May 042010
 May 4, 2010  Posted by  Laws, Online, U.S.

Nate Anderson reports:

Major Internet privacy legislation was unveiled today (PDF) by Rep. Rick Boucher (D-VA) and Rep. Cliff Stearns (R-FL). Under the bill, companies would be forbidden from using your cell phone’s geolocation information without your consent, and the same goes for information on your race, religious beliefs, or sexual orientation. For most other information, a simple opt-out will keep that data—even data already collected—from being used.


The bill isn’t particularly long, and compared to laws in other countries, it’s not particularly strict. But it does provide a decent privacy baseline in the US, providing limited protection for “covered information” and much tougher protection for “sensitive information.”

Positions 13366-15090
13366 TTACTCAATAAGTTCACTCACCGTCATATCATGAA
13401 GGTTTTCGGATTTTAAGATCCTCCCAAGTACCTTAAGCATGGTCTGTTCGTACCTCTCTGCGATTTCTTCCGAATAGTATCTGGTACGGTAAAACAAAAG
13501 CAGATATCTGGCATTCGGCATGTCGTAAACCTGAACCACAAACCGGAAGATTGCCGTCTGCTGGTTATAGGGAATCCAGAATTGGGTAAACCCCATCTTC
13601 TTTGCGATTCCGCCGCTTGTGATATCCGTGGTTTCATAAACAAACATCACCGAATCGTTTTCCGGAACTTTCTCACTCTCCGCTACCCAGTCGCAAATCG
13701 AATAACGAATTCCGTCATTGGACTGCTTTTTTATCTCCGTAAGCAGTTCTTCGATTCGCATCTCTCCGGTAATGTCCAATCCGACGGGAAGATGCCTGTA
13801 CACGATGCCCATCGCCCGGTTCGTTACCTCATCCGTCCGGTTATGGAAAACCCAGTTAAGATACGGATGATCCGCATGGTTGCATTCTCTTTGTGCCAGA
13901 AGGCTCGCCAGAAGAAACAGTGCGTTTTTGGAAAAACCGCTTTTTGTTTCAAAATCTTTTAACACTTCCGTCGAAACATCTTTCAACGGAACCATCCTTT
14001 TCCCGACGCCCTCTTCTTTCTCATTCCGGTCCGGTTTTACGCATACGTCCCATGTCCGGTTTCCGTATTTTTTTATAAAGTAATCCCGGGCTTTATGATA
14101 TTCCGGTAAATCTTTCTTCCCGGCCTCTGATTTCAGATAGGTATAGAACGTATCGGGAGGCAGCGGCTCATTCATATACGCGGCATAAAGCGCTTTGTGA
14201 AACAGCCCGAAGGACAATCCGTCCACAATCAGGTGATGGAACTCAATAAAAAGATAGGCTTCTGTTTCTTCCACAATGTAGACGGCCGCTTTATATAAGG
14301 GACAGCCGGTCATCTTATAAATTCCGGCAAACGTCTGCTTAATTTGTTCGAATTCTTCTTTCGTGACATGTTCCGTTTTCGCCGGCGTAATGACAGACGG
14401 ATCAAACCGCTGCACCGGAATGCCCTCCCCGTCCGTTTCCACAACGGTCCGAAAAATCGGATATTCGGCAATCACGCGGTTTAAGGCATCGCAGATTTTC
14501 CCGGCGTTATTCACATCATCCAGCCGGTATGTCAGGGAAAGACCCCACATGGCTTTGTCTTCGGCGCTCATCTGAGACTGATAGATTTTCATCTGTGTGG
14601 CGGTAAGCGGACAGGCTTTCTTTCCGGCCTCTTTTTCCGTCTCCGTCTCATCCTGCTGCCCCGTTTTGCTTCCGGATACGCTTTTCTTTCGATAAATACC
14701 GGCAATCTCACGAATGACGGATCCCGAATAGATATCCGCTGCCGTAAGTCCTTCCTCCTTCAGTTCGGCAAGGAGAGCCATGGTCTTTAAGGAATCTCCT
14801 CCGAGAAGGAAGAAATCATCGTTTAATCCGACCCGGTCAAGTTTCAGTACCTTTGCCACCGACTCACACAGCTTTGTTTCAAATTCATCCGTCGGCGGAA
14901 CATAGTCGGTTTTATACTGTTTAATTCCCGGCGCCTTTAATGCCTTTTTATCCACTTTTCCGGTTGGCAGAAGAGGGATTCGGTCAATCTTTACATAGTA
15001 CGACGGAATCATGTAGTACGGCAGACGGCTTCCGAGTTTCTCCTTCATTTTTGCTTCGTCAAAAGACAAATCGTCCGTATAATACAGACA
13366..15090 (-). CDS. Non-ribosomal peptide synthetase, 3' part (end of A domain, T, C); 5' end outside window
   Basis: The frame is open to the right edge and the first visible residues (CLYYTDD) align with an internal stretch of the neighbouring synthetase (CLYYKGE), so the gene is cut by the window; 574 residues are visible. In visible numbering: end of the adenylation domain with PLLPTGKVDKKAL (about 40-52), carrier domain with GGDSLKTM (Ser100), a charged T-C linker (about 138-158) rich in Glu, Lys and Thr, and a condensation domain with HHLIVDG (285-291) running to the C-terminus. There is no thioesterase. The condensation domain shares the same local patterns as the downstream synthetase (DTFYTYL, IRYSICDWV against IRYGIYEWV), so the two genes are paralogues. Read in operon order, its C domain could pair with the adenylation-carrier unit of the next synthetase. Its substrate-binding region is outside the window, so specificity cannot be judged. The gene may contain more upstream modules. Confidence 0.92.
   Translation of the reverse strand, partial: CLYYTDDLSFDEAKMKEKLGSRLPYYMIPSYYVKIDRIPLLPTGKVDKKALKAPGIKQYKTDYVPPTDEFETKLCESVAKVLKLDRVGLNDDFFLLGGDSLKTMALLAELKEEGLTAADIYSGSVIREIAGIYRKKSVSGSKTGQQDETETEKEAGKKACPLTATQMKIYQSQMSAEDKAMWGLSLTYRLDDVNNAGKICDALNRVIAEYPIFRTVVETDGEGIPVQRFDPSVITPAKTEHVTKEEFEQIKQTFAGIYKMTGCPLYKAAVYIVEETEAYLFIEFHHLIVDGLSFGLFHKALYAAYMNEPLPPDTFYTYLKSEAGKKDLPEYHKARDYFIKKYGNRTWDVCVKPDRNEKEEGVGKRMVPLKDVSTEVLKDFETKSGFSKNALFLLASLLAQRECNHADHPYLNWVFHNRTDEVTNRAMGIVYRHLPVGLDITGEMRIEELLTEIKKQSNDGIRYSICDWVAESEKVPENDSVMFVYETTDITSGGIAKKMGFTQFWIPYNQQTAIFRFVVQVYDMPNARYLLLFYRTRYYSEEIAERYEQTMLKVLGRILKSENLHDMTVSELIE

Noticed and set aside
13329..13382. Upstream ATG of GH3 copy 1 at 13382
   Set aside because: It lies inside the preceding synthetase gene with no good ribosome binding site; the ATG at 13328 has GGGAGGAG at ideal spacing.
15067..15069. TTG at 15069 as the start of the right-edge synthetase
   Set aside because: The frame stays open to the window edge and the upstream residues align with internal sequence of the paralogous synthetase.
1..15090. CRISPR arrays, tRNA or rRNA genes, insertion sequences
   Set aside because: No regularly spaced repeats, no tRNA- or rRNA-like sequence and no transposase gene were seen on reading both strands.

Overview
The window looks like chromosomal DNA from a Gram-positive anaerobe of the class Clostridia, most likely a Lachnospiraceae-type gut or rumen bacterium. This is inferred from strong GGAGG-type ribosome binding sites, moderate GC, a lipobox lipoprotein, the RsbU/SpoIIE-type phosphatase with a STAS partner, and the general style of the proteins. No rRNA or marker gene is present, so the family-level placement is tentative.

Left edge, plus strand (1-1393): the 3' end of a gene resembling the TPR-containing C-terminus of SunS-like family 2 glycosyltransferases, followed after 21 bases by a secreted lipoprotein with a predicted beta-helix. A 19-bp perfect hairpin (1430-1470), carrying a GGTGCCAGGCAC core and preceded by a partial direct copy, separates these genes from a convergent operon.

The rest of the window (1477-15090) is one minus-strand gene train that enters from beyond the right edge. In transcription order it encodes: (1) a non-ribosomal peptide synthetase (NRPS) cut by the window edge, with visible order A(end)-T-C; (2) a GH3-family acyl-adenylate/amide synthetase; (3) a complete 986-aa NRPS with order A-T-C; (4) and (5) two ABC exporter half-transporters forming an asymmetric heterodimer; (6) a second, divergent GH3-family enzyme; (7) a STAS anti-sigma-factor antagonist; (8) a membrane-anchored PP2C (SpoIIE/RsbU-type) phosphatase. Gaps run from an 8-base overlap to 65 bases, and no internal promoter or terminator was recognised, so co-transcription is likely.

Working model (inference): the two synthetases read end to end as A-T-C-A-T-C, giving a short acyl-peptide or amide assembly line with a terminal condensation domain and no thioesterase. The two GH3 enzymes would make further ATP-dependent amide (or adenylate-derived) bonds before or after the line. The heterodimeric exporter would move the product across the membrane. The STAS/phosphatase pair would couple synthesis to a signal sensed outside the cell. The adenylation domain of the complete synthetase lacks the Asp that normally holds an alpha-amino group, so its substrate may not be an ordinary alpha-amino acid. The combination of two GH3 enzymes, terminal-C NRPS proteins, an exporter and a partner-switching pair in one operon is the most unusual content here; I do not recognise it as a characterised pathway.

The bill makes a key distinction between the two kinds of data: covered information collection is “opt-out,” while sensitive information collection would become “opt-in” only.

Read more on Ars Technica.

I anticipate a lot of commentary on this bill, so look for a post tomorrow with links to analyses and reactions.

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